As the 2014 FIFA World Cup nears and everyone is talking all about the players, the teams, possible winners and surprises, perhaps it's time to have a a look at what everyone is playing for, the FIFA World Cup trophy.
The FIFA World Cup trophy is given to the winner of the tournament. Since the competition's inception in 1930 there have been two trophies which have been presented to the winner. Jules Rimet Trophy was used till the 1970 tournament. Brazil won the right to permanently keep the trophy after winning their third world cup when they defeated Italy 4-1 in the final.
A new trophy was commissioned by FIFA for the 1974 World Cup. A total of 53 submissions were received from sculptors from seven countries. Finally it was the Italian artist Silvio Gazzaniga whose work was chosen. Gazzaniga described his creation as two athletes rising in spirals, stretching out to receive the world.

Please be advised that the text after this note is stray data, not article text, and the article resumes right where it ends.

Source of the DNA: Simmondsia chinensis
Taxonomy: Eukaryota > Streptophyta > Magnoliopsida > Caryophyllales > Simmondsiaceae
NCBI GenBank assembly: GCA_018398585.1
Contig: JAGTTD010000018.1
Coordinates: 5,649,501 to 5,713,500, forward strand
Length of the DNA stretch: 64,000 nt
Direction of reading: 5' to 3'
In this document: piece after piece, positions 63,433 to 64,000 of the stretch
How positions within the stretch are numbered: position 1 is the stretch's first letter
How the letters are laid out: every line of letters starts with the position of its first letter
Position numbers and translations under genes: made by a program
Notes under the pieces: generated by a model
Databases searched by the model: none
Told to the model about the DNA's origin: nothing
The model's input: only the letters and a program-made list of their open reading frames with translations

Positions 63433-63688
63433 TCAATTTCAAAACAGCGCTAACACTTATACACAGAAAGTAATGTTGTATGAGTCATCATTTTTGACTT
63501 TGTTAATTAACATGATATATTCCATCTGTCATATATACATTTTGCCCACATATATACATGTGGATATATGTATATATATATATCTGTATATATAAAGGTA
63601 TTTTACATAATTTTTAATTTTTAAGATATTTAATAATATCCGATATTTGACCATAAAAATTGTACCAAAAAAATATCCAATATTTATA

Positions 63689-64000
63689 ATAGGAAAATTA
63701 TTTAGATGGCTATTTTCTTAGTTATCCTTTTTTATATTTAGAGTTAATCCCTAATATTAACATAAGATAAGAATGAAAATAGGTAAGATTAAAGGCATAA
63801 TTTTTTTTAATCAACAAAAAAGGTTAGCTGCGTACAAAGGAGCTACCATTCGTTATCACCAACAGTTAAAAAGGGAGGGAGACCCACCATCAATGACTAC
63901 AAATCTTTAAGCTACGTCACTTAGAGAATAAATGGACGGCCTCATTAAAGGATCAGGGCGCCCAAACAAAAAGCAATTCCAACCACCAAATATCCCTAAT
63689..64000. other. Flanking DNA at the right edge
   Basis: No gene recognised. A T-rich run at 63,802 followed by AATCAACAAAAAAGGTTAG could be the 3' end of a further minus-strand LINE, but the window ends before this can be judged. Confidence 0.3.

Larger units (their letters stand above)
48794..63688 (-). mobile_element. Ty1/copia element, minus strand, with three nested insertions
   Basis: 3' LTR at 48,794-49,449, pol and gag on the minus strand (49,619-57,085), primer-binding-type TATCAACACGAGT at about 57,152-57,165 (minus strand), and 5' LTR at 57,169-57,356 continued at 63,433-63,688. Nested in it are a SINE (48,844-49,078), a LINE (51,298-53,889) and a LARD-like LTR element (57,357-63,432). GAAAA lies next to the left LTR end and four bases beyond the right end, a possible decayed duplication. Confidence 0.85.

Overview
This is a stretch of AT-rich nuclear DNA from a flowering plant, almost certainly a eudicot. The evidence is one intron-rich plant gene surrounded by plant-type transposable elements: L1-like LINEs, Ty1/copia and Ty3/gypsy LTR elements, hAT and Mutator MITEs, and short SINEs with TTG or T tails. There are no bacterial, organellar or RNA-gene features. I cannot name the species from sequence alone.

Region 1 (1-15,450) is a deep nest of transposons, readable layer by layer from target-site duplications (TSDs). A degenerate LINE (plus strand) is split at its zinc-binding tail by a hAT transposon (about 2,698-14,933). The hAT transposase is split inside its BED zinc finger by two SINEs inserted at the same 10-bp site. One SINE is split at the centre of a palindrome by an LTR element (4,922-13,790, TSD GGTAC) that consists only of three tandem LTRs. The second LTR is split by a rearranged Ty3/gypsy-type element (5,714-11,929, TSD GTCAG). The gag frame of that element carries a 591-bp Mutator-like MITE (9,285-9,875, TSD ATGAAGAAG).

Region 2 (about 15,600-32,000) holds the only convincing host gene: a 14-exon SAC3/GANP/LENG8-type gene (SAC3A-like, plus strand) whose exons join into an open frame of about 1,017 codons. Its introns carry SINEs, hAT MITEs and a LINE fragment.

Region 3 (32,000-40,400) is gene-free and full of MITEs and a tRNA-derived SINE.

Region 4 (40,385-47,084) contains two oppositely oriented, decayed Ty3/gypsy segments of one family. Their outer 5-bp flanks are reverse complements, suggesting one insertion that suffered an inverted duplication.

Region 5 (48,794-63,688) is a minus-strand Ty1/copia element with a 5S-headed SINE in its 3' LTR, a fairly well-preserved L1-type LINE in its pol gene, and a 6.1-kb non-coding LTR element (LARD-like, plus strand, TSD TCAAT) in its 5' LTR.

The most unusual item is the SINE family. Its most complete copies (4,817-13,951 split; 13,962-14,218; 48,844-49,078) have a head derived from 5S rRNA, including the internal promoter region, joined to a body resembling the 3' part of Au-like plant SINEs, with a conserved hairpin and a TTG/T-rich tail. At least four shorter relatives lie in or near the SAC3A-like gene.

The current FIFA World Cup trophy depicts two human figures holding up the Earth. It stands tall at 36.8cm, it is 6.175 kg heavy, and made of five kg of 18-carat gold. The base contains two layers of semi-precious malachite (green coloured semi-precious stone) which is 13 centimetres in diameter. Engraved at the bottom of the trophy is the year and name of each FIFA World Cup winner since 1974. The trophy has been deliberately created hollow inside or else it would have been about 70-80 kg, making it too heavy to lift.
According to the new regulations of FIFA, the trophy cannot be won outright any more so the winners are awarded a replica which they get to keep as a permanent reminder of their success. Reports suggest that there is only space to accommodate four more winners name on the trophy, which means only the winning team till 2030 world cup will find a mention. It would be interesting to see if FIFA retires the trophy when the space eventually run out.